Read the original story in Spanish at El Diario
Translated and condensed by Carlos Rodríguez Martorell
Every day at the break of dawn, while she is busy preparing tamales to sell on the streets of Sunset Park, Brooklyn, Teo Filángeles, 49, prays to have a profitable day but also that her congenital angioedema will not force her to go to the emergency room.
“It is a disease I live with. My face starts to swell. Stress is supposed to make it flare up. If I do not go to the doctor right away, the worst could happen,” said the Mexican immigrant.
Like 600,000 other New Yorkers, Filángeles does not have health insurance. Followed by Bushwick, her neighborhood of Sunset Park is home to the most Brooklyn residents lacking coverage who are also ineligible for health plans, 80 percent of whom are of Latino origin.
Filángeles, who has spent half of her life working in the streets of New York, says she know treating her sudden inflammations will be followed by hospital bills between $500 and $700, a hard blow for her pocket.
“People used to spend more. There are months in which I can barely cover my family’s expenses. Imagine the surprise of these medical bills when they come on top of that,” she said on a Thursday around 11 a.m., after selling her entire stock of tasty tamales on 4th Avenue.
But uninsured Brooklynites like Filángeles may be eligible for coverage under NYC Care, the city’s affordable healthcare program that’s expanding to the borough and Staten Island this month. Launched by the mayor in August, the initiative targets New Yorkers who either aren’t eligible or can’t afford insurance, and offers them access to care at NYC Health + Hospitals network of hospitals and public clinics, regardless of immigration status.
During its first phase in The Bronx, NYC Care reached its goal of 10,000 enrollments two months before its deadline. The city expects to offer coverage across the five boroughs by the end of 2020.
“NYC Care covers a significant need for New Yorkers who do not have or are not eligible for health insurance,” said Dr. Mitchell Katz, president and CEO of NYC Health + Hospitals.
Juana Cuade, 62, from Mexico, earns her living recycling plastic she collects on Brooklyn’s streets. She knows what it means to survive diabetes and several accidents without health coverage.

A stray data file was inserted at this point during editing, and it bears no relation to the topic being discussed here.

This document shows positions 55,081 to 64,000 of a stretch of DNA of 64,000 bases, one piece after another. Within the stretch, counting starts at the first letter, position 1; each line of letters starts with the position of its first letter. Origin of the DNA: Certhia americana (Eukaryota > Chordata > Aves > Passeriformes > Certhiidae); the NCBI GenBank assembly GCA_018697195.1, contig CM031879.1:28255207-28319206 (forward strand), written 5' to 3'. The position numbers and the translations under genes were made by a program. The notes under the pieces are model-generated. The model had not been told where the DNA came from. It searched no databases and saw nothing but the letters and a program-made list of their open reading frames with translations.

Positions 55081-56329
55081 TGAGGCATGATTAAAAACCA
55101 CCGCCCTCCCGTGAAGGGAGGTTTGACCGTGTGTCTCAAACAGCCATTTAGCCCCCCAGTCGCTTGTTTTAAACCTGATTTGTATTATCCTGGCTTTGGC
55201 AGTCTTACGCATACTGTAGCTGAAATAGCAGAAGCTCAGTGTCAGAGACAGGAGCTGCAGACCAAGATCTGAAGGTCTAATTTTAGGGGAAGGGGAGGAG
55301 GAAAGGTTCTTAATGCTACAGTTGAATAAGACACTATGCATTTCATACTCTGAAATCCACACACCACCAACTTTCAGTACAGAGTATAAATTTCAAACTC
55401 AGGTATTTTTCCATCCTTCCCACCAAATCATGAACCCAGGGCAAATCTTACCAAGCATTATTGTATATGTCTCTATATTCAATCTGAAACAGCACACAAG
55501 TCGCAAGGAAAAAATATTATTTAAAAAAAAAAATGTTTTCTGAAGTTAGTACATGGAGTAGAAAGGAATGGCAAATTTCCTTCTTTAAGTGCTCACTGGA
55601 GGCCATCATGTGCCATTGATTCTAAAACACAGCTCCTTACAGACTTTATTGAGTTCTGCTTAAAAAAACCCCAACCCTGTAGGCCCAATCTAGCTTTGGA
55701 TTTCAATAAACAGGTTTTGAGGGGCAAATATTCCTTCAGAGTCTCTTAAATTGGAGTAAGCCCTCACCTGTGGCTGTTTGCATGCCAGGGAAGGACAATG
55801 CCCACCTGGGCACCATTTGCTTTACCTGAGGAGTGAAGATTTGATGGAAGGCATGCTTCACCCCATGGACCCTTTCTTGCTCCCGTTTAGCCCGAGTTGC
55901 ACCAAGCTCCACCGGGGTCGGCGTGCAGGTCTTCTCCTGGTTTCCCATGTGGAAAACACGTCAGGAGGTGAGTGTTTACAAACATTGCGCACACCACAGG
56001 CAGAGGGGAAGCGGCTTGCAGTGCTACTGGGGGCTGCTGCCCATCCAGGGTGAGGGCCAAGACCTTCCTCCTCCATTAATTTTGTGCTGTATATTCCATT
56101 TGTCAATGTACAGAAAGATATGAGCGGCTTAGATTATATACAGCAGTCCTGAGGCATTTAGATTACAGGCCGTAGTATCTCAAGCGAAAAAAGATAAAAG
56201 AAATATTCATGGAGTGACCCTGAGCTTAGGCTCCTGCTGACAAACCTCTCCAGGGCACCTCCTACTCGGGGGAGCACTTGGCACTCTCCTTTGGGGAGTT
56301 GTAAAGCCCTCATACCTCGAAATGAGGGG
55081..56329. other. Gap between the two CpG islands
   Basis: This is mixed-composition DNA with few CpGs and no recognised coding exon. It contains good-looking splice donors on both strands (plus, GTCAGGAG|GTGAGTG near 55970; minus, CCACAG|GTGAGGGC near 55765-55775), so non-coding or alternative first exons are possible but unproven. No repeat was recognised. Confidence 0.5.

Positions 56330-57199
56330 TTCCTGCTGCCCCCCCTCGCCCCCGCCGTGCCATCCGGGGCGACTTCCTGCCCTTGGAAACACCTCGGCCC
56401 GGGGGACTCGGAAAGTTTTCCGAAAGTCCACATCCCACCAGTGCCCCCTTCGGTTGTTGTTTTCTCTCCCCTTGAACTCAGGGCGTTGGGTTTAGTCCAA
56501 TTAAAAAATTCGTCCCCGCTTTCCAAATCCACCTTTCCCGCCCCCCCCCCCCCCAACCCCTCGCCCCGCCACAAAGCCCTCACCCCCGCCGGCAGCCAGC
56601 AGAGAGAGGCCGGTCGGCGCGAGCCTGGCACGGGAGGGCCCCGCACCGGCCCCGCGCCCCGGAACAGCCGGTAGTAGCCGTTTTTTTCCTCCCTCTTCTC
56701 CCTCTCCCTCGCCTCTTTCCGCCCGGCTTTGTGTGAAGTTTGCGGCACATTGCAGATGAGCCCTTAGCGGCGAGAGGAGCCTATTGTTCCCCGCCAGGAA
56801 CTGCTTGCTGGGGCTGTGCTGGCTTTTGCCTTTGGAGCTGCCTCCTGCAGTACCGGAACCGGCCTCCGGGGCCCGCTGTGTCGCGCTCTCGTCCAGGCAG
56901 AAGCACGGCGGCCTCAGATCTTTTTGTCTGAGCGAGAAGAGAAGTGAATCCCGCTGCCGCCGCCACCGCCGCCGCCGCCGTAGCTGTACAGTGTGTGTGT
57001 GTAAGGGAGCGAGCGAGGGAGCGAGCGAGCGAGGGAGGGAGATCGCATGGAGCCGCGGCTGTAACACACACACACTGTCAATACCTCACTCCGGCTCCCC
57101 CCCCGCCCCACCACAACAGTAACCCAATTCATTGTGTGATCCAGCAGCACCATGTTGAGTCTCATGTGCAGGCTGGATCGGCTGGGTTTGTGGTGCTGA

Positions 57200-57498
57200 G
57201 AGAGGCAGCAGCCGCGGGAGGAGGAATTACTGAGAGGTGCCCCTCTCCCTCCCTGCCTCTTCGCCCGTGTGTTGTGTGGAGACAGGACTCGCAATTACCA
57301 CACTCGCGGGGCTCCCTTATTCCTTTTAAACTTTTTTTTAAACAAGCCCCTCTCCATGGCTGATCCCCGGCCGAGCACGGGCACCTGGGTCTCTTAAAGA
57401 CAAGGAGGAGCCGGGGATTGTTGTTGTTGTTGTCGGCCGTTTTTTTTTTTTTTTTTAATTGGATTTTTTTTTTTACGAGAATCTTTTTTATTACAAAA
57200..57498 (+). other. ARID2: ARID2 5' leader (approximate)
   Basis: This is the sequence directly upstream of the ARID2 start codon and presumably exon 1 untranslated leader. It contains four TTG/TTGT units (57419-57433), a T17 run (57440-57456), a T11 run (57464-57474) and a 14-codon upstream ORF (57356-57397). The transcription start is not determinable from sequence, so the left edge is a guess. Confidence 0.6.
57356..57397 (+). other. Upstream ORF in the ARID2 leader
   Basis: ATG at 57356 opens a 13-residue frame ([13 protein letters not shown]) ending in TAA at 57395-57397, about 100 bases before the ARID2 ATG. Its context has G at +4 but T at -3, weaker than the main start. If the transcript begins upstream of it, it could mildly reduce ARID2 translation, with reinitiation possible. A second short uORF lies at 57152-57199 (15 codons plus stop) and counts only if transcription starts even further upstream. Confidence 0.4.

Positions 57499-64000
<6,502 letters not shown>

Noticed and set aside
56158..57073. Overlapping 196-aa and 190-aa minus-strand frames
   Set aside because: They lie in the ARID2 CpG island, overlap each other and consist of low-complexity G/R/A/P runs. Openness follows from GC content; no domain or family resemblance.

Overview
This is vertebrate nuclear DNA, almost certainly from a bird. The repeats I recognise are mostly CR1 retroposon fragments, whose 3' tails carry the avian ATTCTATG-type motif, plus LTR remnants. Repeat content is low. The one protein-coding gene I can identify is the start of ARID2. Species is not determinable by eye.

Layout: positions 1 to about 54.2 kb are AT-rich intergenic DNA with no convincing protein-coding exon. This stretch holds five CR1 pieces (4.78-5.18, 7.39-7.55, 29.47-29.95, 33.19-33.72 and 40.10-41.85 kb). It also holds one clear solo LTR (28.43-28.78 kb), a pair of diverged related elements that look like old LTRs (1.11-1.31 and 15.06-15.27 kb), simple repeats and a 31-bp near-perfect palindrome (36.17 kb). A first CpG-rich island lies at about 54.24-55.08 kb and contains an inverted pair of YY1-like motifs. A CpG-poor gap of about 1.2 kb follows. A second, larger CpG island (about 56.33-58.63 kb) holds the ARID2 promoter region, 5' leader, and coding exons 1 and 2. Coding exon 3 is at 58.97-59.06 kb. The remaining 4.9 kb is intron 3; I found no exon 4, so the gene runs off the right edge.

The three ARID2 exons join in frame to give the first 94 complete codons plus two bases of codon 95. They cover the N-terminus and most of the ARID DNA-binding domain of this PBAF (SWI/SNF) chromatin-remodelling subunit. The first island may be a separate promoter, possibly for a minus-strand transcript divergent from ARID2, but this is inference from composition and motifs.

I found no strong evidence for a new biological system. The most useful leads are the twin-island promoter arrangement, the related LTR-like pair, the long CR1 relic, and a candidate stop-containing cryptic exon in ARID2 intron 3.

“Fortunately, if I have an emergency, they will see me and some plans will cover it, but the problem is in the medications and the check-ups. I asked the doctor if he can help me with a program. He told me that, in my particular situation, I do not qualify,” she said.
Cuade, who has lived in the city since 1990, has been able to build her life despite the ups and downs, but some unlucky accidents have complicated things.
“I fell down a few months ago, and the doctor saw me. A week later, I received a bill for over $2,000. I was able to demonstrate that I live with limited means, and I worked it out by taking temporary Medicare, but I have paid for the medication with my own earnings from recycling, grinding away on the streets every day,” she explained.
Approximately half of the city’s uninsured residents are either ineligible for any coverage option or unable to afford one under the Affordable Care Act, but they would qualify to enroll in NYC Care.
The success of the first phase of the NYC Care program in The Bronx has relied on its direct work with community organizations, a formula that it will replicate as it expands to other boroughs.
“This program helped a mother who has had ear pain for years connect to a specialist, as well as a person who was unable to pay for insurance to get a primary care physician,” said Marielle Kress, executive director of NYC Care. “It has helped thousands of patients in need of medication on the same day avoid going to the emergency room. We are excited to bring the same benefits to these two boroughs.”